Sophia Marks, Staff Writer
I'm Sophia Marks, a senior here at Golden Valley and a staff writer for the CePAT news team. Outside of journalism, I had a very full schedule. I've been involved in sports since I was 12, and competed with GV’s varsity softball my freshman and sophomore year. Since then, I have been working alongside GV athletics as a head sports medicine student. I was a co-founder of both the sports medicine club, and the sports medicine program at GV. Aside from the medical field, I'm passionate about LGBTQ+, writing, music, and sports because of their evolving discussions and new beginnings. As a student journalist, I'm excited to write about events surrounding uncomfortable topics in order to bring awareness and share these stories. Being a journalist, you have power in your writing, and are given the opportunity to bring a light to your articles. After high school, I have plans to major in biology and earn my BS, then continue my education in grad school.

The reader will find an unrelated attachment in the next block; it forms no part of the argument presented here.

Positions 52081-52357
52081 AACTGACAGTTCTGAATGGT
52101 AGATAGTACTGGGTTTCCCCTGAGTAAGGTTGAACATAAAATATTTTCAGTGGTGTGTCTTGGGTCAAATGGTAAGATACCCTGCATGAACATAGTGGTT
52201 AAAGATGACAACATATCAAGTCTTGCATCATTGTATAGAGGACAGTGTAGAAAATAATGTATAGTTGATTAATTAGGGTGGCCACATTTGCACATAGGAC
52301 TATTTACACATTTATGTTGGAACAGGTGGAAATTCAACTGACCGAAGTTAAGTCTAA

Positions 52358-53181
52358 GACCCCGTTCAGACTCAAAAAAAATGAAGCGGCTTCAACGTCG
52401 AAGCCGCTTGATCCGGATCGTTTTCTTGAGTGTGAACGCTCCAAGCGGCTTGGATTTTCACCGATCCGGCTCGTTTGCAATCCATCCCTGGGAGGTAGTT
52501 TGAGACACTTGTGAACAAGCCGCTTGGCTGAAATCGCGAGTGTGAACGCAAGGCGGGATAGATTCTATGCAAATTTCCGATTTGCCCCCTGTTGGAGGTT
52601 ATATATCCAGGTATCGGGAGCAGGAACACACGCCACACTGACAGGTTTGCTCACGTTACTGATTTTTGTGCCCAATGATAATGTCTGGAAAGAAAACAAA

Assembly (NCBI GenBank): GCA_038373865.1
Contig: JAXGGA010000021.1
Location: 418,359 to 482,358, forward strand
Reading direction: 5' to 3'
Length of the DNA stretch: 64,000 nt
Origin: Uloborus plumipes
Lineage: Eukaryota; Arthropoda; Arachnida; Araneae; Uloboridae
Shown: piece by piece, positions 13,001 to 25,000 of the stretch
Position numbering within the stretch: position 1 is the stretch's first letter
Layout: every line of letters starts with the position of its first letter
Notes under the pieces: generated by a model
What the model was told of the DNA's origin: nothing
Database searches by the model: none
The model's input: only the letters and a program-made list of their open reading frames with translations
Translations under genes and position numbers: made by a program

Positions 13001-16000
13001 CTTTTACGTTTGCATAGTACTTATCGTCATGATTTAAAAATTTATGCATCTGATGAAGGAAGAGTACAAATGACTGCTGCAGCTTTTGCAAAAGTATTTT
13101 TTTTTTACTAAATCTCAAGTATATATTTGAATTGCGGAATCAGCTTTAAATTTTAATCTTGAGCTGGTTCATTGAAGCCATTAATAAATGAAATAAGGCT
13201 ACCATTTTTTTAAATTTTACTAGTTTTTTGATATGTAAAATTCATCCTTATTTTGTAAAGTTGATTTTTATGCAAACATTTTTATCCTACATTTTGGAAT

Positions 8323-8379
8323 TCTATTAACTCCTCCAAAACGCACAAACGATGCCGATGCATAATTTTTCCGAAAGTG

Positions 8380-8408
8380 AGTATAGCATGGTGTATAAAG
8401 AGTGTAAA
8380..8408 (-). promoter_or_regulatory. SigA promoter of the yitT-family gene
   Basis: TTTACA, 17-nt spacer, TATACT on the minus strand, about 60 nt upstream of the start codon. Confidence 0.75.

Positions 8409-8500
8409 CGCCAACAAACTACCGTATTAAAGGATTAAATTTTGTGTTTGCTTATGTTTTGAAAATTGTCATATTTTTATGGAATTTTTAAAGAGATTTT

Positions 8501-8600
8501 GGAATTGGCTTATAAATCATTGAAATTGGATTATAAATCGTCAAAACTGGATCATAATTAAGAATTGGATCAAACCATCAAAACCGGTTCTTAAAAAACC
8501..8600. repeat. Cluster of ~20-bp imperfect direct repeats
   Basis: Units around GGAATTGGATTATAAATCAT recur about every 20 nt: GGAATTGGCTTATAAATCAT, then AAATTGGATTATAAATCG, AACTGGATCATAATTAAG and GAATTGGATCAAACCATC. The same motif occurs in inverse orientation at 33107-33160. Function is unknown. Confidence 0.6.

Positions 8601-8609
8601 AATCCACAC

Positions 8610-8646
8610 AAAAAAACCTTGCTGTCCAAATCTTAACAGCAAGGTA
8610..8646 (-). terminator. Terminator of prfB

Grayson Clark
Grayson Clark, Section Editor
Grayson Clark is a senior here at Golden Valley High School and the Staff Writer for the CEPAT News Team for the Grizzly Gazette.  He enjoys painting, drawing, reading, and learning about tattooing.  He is passionate about spreading news that has to do with arts, media, and culture because people our age can really connect with it.  Talking about this topic is always a good conversation starter that allows you to really get to know someone and their interests.  To him, being a part of the school newspaper, The Grizzly Gazette, is important because it is written and created by students that know what will appeal to our readers.  He has always been interested in media, so being able to create content for many people to read excites him.  He enjoys spending time with his friends, family, and pets.  Grayson is planning on going to tattoo school and opening his own tattoo shop after moving to Oregon.  He loves binging horror movies and playing video games with his friends.